By Mike Stiles on Oct 11, 2013
Today we continue chatting with Aberdeen Group’s Trip Kucera on how enterprises are using social to find and do something about online activity that’s happening every minute, and that’s affecting sales every minute.
Spotlight: What are the forces bearing down on organizations right now that are affecting how sales are surfaced and executed?
Trip: Since it’s just a few weeks until Halloween, how about a ghost story? This one’s not about the unrested souls of the dead, but for marketing and sales executives it’s an even scarier tale. Their customers are possessed, haunted by a hidden sales cycle of unseen influence shaping their preferences and priorities. This unseen influence, of course, is the reality of today’s empowered, ultra-informed customer brought about by the frictionless access to content and community. And it’s driving the approach that many organizations take to social media.
Spotlight: And you guys went out and got the numbers that prove it.
Trip: Aberdeen’s social relationship management research shows that the top two pressures shaping social media initiatives are the proliferation of new channels for engagement, which 63% of respondents identified as a top pressure, and the influence of third parties on customers’ decision journeys, which 56% of respondents identified as a top pressure. To put it another way, customers have an increasing number of channels on which to access an increasing supply of information. This is the “hidden” sales cycle.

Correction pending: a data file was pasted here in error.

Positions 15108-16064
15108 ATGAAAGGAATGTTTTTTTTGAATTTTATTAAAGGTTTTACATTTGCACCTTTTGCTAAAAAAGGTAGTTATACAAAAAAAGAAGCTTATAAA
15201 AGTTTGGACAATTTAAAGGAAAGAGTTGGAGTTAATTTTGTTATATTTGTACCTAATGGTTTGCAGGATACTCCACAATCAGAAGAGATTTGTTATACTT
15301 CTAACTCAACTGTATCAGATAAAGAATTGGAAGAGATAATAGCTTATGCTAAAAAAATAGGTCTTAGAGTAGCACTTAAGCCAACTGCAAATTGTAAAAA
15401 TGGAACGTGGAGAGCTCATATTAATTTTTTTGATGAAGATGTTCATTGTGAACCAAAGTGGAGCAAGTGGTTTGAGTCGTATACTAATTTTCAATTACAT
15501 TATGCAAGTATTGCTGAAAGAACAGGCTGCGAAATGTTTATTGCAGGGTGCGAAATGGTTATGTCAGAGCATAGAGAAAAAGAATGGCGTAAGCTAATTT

Spotlight: Hidden doesn’t sound good. How do we un-hide it?
Trip: The objective of social relationship management is essentially to first un-hide this sales cycle by understanding the customers’ decision journey, and then to influence it. There are two primary approaches organizations are taking. The first is to engage the influencers – the tastemakers and pundits – that are shaping the social conversation. This is more achievable in some markets like specialized or highly technical product markets that often rely on a relatively small corps of mavens for information than others, like general consumer or luxury goods markets.
Spotlight: Right, so like it or not, influencers are out there either helping the sale or hurting it, depending on their opinions and experiences. What’s the second approach?
Trip: The second is to become a source of influence through direct engagement with customers, which can happen through both organic “earned” media and paid channels. These approaches can also come together when customer advocates become influencers themselves.
Spotlight: I’m going to guess the better you treat your happy customers, the more effective and active they’re going to be at participating in this hidden sales cycle.
Trip: To this point, Aberdeen data shows that Leaders, the top performers as identified by Aberdeen’s research methodology, are not only more likely to identify both influencers and customer advocates, but to also then engineer engagement through social media marketing programs that include incentives, integration with marketing programs, content, and paid channels.
Spotlight: Bottom line, people are going to be out there talking about your brand, disseminating information and influencing people one way or the other, and the more you can listen to what’s going on and participate in that conversation, the better chance you have of turning this hidden sales cycle to your advantage.
Trip: Yes, losing “control” of your customer might be scary, not that you ever really had it to begin with, but not having a plan for engaging buyers in the hidden sales cycle should be truly frightening.
Photo: kasiakay, stock.xchng